• Biofumigation is the use of essential oils to kill or suppress the pathogen. Such oils are a natural component of certain green manures crops such as mint, palmarosa, and lemongrass. When these plants are turned or plowed into soils several months before planting, they decompose and release the essential oils which are toxic to the pathogenic bacteria. Plant essential oils have potential to control bacterial wilt by eliminating the disease-causing bacteria in field soil. The results of a study by Paret (2010, see References at bottom of this page) show that palmarosa and lemongrass oils were effective in significantly reducing the bacterial wilt pathogen in both laboratory and greenhouse studies. In addition, "none of the essential oil treatments reduced the growth or yield of the edible ginger test plants. Palmarosa (Cymbopogon martini), lemongrass (C. citratus) and eucalyptus (Eucalyptus globulus) oils were investigated for their effects on Ralstonia solanacearum race 4, and their potential use as bio-fumigants for treating pathogen- infested edible ginger (Zingiber officinale R.) fields. Three concentrations of the oils (0.04, 0.07 and 0.14 % v/v) were evaluated by culture amendment assay, epifluorescence microscopy, and pot studies. Culture amendment assay indicated complete inhibition of growth of the bacterium on the medium with palmarosa and lemongrass oils at 0.07 % and above. At 0.04 %, both oils significantly reduced the growth of the bacterium compared to the control. Eucalyptus oil at all concentrations did not reduce the growth of the bacterium. Epifluorescence microscopic observations showed 95-100 % cell death when treated with palmarosa and lemongrass oils at all concentrations and eucalyptus oil at 0.14 % in a direct contact assay indicating its bactericidal effect. Eucalyptus oil treatments at 0.04 and 0.07 % had bacteriostatic effects on cells. The pathogen was not detected in R. solanacearum- infested potting medium after treatment with palmarosa and lemongrass oils at 0.07 % and above in any of the experiments. None of the treatments reduced the growth or yield of edible ginger."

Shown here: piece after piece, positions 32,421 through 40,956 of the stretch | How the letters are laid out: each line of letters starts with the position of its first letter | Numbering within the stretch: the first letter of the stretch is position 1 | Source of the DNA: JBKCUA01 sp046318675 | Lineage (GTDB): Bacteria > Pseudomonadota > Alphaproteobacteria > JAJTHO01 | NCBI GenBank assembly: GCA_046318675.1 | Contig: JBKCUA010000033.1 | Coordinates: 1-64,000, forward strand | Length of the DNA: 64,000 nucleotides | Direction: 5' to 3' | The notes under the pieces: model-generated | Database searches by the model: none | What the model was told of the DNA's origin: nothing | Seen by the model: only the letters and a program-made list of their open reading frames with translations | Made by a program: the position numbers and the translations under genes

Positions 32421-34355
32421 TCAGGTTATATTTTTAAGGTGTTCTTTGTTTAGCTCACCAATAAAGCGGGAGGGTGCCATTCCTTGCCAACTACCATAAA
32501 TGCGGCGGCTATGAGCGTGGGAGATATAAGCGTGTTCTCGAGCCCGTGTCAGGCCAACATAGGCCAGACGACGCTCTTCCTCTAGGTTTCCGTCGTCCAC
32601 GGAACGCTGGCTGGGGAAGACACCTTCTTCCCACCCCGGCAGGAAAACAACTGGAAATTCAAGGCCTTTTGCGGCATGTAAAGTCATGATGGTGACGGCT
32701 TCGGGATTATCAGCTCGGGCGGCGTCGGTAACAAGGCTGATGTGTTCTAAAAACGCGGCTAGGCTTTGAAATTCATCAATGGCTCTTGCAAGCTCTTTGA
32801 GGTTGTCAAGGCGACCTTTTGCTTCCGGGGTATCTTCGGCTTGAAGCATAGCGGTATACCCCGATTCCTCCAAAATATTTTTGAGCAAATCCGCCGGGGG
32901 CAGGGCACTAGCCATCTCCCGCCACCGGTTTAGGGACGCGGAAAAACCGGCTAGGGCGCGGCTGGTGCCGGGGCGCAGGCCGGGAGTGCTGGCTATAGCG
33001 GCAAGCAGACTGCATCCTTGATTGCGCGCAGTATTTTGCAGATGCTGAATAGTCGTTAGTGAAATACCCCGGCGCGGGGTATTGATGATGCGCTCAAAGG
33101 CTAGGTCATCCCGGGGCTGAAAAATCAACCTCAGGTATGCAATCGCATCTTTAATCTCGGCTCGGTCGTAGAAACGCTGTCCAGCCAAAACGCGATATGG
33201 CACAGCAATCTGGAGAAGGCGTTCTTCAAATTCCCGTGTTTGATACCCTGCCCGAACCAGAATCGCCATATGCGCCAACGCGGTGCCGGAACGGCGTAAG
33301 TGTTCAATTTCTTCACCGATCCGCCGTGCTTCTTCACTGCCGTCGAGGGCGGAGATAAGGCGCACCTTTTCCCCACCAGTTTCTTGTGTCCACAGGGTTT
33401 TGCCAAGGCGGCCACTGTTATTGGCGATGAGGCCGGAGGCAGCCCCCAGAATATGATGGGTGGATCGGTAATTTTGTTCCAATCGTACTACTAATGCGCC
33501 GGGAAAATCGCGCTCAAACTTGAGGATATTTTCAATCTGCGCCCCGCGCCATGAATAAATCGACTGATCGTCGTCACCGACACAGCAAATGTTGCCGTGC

• Biological control. Biological control of bacterial wilt of edible ginger currently is not a viable management practice. More research and development in this area are needed.


    • Control other pests that create injuries in ginger plants, such as the lesser corn stalk borer (Elasmopalpus lignosellus). The injuries are infection courts for R. solanaearum.


    • Perform on-time harvest, which minimizes crop exposure to the pathogen.




    Videos:





    Videos about disease symptoms and management
    py

  2. #2
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    Symptoms:

    Read our new publication: "Bacterial Wilt of Edible Ginger in Hawaii" (Oct 2013)

    Symptoms of bacterial wilt of ginger include:


    1. "Green wilt" is the diagnostic symptom for the disease. This symptom occurs early in the disease cycle and precedes leaf yellowing. Green ginger leaves roll and curl due to the water stress caused by the bacteria that block the vascular systems of the ginger stems.